Germany’s economy is export dependent. This export dependency comes from having a very high median population age. It is not a cultural quirk of the Germans. There is no fundamental issue with German competitiveness, there is not some major structural reform that is missing, there is not even over indebtedness in the public or private sectors. The only reason the German economy has fallen back into recession is that demand for its products among customers has dropped off, while the long awaited second pillar of domestic demand has once more failed to appear. It is as simple as that.
With the results of the recent French elections in the forefront of their minds, people are now starting to ask themselves just how Germany will respond to a Francois Hollande Presidency, forgetting that elections are also looming in Germany next year, and that the CDU is busily loosing ground. Whether or not Germany technically confirms a recession when the results for the first three months of the year are out in a week or so, the performance of the economy is visibly worsening and German leaders are under pressure to show they are willing and able to respond. Otherwise Angela Merkel may face wrath not only from those irritated by the having to contribute towards the bailouts, she will also have to contend with those irritated by her economic ineffectiveness back home. And in any event, the party which would gain from a Merkel electoral defeat – the SPD – are not that far from seeing things the way Monsieur Hollande does.
Which is why Angela Merkel’s approach was always far too simplistic. As I have said a number of times, I think she he right to search for some sort of financial stability in the face of the ageing population issue, but the best way to get from here to there is not necassarily to walk in a straight line. Naturally, austerity is a relative concept, but whether you are cutting your deficit from 10% to 9%, or from 3% to 2% as you go into a recession you still hit short term growth with a double whammy, as Italy is currently discovering. As can be seen in the chart below (which is the April Italian services PMI) domestic demand is plummeting on the back of the latest round of austerity, and this is leading the main centre left party in the government to at least cry ouch!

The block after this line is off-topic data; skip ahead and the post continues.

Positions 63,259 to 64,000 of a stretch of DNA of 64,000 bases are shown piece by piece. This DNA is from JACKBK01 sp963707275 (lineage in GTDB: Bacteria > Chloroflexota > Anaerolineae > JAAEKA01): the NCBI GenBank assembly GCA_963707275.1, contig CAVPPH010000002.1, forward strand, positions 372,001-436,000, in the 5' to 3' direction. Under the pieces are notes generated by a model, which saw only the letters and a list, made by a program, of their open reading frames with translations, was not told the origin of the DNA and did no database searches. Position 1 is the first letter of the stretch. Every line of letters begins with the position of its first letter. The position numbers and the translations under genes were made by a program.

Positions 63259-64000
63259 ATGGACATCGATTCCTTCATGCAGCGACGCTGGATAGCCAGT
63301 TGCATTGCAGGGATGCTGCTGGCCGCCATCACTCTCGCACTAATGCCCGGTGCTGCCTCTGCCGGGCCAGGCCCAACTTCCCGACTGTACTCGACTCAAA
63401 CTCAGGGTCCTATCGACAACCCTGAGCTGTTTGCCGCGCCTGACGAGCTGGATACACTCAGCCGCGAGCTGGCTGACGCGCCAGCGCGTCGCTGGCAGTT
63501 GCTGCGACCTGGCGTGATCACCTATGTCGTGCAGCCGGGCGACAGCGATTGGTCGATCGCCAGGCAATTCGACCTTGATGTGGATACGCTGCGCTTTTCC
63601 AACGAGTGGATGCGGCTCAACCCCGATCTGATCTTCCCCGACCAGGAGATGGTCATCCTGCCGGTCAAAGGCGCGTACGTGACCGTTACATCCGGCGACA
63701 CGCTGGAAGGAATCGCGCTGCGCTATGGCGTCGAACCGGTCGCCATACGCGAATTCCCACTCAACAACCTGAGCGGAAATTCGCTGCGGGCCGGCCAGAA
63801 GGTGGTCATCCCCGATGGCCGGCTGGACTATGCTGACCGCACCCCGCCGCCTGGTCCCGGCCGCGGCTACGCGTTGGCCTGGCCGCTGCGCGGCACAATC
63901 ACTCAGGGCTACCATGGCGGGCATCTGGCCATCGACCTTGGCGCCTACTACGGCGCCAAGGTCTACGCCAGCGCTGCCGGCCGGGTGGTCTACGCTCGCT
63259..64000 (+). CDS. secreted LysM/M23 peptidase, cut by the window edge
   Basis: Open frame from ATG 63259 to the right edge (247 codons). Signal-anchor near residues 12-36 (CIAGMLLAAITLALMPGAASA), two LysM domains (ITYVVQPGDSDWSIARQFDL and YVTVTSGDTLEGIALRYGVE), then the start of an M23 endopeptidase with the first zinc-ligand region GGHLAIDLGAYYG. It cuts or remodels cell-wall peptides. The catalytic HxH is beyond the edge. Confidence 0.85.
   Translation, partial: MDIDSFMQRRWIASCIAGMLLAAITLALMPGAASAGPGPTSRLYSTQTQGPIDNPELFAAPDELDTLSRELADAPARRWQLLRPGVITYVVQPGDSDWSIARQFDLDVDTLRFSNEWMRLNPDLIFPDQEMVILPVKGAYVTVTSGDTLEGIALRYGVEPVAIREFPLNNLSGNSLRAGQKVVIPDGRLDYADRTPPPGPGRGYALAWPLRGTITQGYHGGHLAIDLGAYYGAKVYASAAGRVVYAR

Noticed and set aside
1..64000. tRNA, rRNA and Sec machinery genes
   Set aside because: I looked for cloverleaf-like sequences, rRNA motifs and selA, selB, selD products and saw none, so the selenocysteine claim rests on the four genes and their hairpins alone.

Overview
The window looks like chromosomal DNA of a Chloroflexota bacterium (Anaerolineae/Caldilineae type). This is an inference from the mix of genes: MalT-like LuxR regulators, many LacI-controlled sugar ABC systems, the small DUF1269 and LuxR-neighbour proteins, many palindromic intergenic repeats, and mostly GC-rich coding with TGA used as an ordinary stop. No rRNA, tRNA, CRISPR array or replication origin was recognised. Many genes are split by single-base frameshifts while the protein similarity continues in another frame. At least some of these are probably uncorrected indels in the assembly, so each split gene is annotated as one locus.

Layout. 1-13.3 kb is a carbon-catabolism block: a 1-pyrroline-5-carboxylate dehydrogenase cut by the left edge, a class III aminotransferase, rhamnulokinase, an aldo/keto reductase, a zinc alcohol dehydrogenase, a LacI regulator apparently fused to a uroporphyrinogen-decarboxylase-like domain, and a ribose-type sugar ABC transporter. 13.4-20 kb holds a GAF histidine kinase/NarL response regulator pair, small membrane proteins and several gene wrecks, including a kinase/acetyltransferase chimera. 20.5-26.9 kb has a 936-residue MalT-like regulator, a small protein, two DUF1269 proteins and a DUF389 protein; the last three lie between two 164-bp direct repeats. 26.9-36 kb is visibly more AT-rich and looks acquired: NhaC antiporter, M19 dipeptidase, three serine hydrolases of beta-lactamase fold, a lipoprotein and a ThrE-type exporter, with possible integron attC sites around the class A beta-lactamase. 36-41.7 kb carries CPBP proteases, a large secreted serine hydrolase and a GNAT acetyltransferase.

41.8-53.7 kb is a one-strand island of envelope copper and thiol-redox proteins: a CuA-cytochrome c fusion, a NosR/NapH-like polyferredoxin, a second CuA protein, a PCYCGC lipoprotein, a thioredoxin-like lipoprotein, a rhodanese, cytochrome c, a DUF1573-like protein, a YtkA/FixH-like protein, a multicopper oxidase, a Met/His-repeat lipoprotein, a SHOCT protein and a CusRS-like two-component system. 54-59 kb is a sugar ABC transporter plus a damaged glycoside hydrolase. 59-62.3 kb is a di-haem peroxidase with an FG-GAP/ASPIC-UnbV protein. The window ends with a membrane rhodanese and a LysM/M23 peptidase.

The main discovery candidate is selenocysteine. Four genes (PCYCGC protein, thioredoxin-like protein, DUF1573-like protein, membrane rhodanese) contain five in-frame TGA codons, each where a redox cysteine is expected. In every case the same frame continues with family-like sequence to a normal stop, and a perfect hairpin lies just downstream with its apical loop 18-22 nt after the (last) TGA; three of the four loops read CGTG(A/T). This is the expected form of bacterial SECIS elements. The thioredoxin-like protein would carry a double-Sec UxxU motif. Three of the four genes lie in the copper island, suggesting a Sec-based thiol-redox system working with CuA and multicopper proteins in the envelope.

At the very least European fiscal policy needs to allow for a counter cyclical component, even as you pull back from a very high deficit level, and not, as at present, insist on an entirely pro-cyclical one in a recessionary environment, thus magnifying the amplitude of the demand swings. If an economy needs more than 5% deficit (or more than 10% for that matter) simply to get meaningful GDP growth, then you need to understand why this is and find solutions, since as I say above debt itself doesn’t cure anything, and arguably as our populations age accumulated debt only makes things worse. But if one of the engines on the plane starts to malfunction, the objective needs to be to get the passengers to the ground safely, and not necessarily by the most direct route.
Naturally infrastructure work on the periphery which needed German technology would help German export companies, so it wouldn’t be that hard to sell in the heimat. But what use would it be to the receiving countries? That we won’t know till we see the proposals in detail, and discover how it is going to be financed. If such infrastructure would help exports, both within and outside Europe, then it could be a plus. If it is only to built high speed train networks that lead nowhere (or as is currently under discussion in Spain up to a frontier with Portugal across which there will be no connection waiting the other side) then we are simply falling into the Japan trap, and applying a simplistic 1930s version of Keynesianism that doesn’t work in the present context. But at the end of the day, the fact we are having this debate in the first place only serves to highlight the fact that we still don’t have a roadmap for coming out of the crisis in Europe, and we still don’t know what our future is going to look like.
And meanwhile, of course, there is Greece, and that blasted ongoing economic contraction to think about.
As Paul Smith, Senior Economist at Markit and author of the Greece Manufacturing PMI report commented:
“April proved to be another difficult month for Greek manufacturers, with latest data again showing steep contractions across a number of key variables measured by the survey. “In line with recent reports, the issues facing manufacturers – and the Greek economy as a whole – remain deep rooted. Panellists again noted problems in accessing working capital and a culture of cash payments, implying that credit lines remain either closed or that agreements will come with restrictive terms.
“At present, it remains hard to see how these issues can be solved suggesting that the manufacturing sector is set for continued struggle in the months ahead.”
Following his cue, and looking over at the latest election results in that unfortunate country, it remains hard to see how the issues arising can be solved, and it isn’t clear what gets to happen next.
This post first appeared on my Roubini Global Economonitor Blog “Don’t Shoot The Messenger“.